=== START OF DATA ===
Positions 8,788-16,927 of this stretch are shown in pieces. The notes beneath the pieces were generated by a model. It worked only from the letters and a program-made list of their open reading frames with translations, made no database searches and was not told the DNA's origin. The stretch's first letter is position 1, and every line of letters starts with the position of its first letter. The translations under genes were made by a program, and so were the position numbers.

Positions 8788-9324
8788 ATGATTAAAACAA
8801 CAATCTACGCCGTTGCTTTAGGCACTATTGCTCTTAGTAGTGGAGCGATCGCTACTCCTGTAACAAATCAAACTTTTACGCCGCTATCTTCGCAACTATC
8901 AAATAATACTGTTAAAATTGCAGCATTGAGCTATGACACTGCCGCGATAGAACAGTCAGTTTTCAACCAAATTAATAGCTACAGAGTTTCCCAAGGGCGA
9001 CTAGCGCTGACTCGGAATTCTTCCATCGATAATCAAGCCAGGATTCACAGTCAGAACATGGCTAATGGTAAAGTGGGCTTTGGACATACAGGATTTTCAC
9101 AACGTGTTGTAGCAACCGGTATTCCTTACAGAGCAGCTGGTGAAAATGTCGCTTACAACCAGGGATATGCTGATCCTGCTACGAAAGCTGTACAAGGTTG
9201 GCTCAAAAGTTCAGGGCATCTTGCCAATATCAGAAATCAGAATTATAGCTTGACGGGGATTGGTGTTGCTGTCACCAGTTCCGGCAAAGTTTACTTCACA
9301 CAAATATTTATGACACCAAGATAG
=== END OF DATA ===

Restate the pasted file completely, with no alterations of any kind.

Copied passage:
Positions 8,788-16,927 of this stretch are shown in pieces. The notes beneath the pieces were generated by a model. It worked only from the letters and a program-made list of their open reading frames with translations, made no database searches and was not told the DNA's origin. The stretch's first letter is position 1, and every line of letters starts with the position of its first letter. The translations under genes were made by a program, and so were the position numbers.

Positions 8788-9324
8788 ATGATTAAAACAA
8801 CAATCTACGCCGTTGCTTTAGGCACTATTGCTCTTAGTAGTGGAGCGATCGCTACTCCTGTAACAAATCAAACTTTTACGCCGCTATCTTCGCAACTATC
8901 AAATAATACTGTTAAAATTGCAGCATTGAGCTATGACACTGCCGCGATAGAACAGTCAGTTTTCAACCAAATTAATAGCTACAGAGTTTCCCAAGGGCGA
9001 CTAGCGCTGACTCGGAATTCTTCCATCGATAATCAAGCCAGGATTCACAGTCAGAACATGGCTAATGGTAAAGTGGGCTTTGGACATACAGGATTTTCAC
9101 AACGTGTTGTAGCAACCGGTATTCCTTACAGAGCAGCTGGTGAAAATGTCGCTTACAACCAGGGATATGCTGATCCTGCTACGAAAGCTGTACAAGGTTG
9201 GCTCAAAAGTTCAGGGCATCTTGCCAATATCAGAAATCAGAATTATAGCTTGACGGGGATTGGTGTTGCTGTCACCAGTTCCGGCAAAGTTTACTTCACA
9301 CAAATATTTATGACACCAAGATAG